Reviewbr> "No thanks, I may be researching it but it doesn't mean I have to like it" - Dan Upton
Dan Upton and Edward Derby are students at Miskatonic University studying strange religions and cults. They spend their time hitting class and hunting out hard to find texts to get a step up on their fellow students. When Edward hooks up with Asenath Waite, whose father Ephraim is a notorious practitioner of the dark arts, things head into strange territory. Asenath returns home to Innsmouth to be with her dying father, but when she returns she seems totally different and has a far greater influence on Edward.
Meanwhile Inspector LeGrasse is investigating a string of strange murders, where dismembered bodies have been found drained of blood. Everything points to cult activity and the Police aren't backward in going Victorian Armed Offender squad on Cultist arses, read multiple fatalities resulting. When the Police pick up Edward, wandering the streets of Dunwich naked, the topic of shoggoths and other dimensions enters the picture. I was going to mention Roos bounding around in the top paddock but it looks like a shoggoth has eaten them all. With the help of esoteric arts expert Professor Armitage, Dan Upton and LeGrasse need to fight off an incursion of the old gods, can they save us all?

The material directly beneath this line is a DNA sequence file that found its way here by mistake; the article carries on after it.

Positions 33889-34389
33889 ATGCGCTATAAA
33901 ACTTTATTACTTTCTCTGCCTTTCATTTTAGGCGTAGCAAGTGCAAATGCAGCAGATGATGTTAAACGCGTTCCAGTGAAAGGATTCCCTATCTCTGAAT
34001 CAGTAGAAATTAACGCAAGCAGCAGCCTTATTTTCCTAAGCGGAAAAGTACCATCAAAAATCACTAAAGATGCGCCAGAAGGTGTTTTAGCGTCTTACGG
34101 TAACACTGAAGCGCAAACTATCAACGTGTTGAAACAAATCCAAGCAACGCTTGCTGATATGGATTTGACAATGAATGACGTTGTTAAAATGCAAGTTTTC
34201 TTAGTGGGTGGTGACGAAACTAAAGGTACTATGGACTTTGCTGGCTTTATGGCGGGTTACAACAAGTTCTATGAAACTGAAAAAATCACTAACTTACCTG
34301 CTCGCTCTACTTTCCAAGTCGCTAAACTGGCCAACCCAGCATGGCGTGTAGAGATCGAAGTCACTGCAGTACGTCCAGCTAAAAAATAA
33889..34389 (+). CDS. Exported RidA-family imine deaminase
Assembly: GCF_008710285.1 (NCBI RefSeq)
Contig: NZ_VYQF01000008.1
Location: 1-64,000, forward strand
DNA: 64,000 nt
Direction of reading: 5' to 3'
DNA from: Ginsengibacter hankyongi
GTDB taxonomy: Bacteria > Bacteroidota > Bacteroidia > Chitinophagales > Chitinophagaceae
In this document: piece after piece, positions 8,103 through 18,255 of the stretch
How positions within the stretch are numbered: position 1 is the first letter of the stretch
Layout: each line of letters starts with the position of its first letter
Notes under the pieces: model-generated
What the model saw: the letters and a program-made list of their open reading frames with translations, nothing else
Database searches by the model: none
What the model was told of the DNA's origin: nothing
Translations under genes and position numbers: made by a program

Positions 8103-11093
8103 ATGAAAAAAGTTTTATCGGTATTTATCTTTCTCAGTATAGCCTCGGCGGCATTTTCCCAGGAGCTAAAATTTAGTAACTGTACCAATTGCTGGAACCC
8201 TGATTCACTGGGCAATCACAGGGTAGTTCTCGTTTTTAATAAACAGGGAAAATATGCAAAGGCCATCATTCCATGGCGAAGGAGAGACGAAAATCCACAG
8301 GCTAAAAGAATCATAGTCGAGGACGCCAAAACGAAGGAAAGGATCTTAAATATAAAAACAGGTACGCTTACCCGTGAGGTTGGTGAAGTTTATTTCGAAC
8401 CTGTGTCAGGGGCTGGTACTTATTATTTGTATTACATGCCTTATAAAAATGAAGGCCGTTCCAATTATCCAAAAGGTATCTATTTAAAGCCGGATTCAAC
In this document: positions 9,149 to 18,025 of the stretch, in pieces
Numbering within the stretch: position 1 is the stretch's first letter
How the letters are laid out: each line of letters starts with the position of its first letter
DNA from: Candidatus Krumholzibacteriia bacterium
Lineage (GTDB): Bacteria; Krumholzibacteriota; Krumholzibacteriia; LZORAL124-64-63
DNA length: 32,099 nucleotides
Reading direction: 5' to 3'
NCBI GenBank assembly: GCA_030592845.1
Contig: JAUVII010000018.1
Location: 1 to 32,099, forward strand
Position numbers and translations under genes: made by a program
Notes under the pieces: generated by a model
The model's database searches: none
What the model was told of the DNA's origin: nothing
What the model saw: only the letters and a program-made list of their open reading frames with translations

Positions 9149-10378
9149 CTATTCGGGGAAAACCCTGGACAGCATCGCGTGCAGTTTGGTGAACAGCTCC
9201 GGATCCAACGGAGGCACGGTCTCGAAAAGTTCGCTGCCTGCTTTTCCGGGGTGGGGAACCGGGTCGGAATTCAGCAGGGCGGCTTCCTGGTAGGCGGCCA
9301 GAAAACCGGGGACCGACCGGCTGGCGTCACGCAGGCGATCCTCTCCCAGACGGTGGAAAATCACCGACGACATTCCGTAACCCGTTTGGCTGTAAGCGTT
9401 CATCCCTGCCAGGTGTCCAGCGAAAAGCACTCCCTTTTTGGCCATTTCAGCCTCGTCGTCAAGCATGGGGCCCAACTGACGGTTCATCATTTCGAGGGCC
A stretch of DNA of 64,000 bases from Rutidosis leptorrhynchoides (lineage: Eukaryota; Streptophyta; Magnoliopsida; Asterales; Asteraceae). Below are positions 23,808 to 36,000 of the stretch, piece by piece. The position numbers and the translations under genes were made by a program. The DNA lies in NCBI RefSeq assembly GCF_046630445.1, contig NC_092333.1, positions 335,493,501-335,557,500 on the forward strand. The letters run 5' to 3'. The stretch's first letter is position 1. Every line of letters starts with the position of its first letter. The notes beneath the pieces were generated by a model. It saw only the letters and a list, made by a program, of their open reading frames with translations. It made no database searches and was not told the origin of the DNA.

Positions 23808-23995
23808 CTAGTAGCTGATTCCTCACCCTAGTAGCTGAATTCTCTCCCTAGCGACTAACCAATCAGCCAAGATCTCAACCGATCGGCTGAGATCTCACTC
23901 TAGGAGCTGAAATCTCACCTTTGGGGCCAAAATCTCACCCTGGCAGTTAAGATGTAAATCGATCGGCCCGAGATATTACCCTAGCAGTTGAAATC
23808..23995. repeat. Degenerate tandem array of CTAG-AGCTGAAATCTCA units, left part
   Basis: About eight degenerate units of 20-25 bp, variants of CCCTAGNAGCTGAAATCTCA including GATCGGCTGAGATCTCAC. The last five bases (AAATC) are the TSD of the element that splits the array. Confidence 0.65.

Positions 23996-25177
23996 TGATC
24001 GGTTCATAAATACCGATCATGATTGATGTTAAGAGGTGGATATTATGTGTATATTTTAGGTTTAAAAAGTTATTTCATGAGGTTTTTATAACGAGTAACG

So anyone who has hung in the dark genre for more than 15 minutes, and who is serious about things, has probably run across the name of writer H.P. Lovecraft. The baroque Prince of darkness is chiefly responsible for the Cthulu Mythos, a series of novels and stories about the elder gods who want nothing more than to awake from their slumbers and enter our reality. Naturally Cultists, various lunatics, and the Young Liberals have tried to help out, as ultimate eee-vil preys on the minds of the weak or something. Anyways numerous adaptations have been made of Lovecraft's body of work to varying degrees of success. Australian effort Cthulu, which seems to be a weird amalgamation of the Lovecraftian yarns The Thing on the Doorstep and The Shadow Over Innsmouth, is perhaps one of the lesser attempts at interpretation that largely fails due to trying to shoehorn too many ideas into it's running time.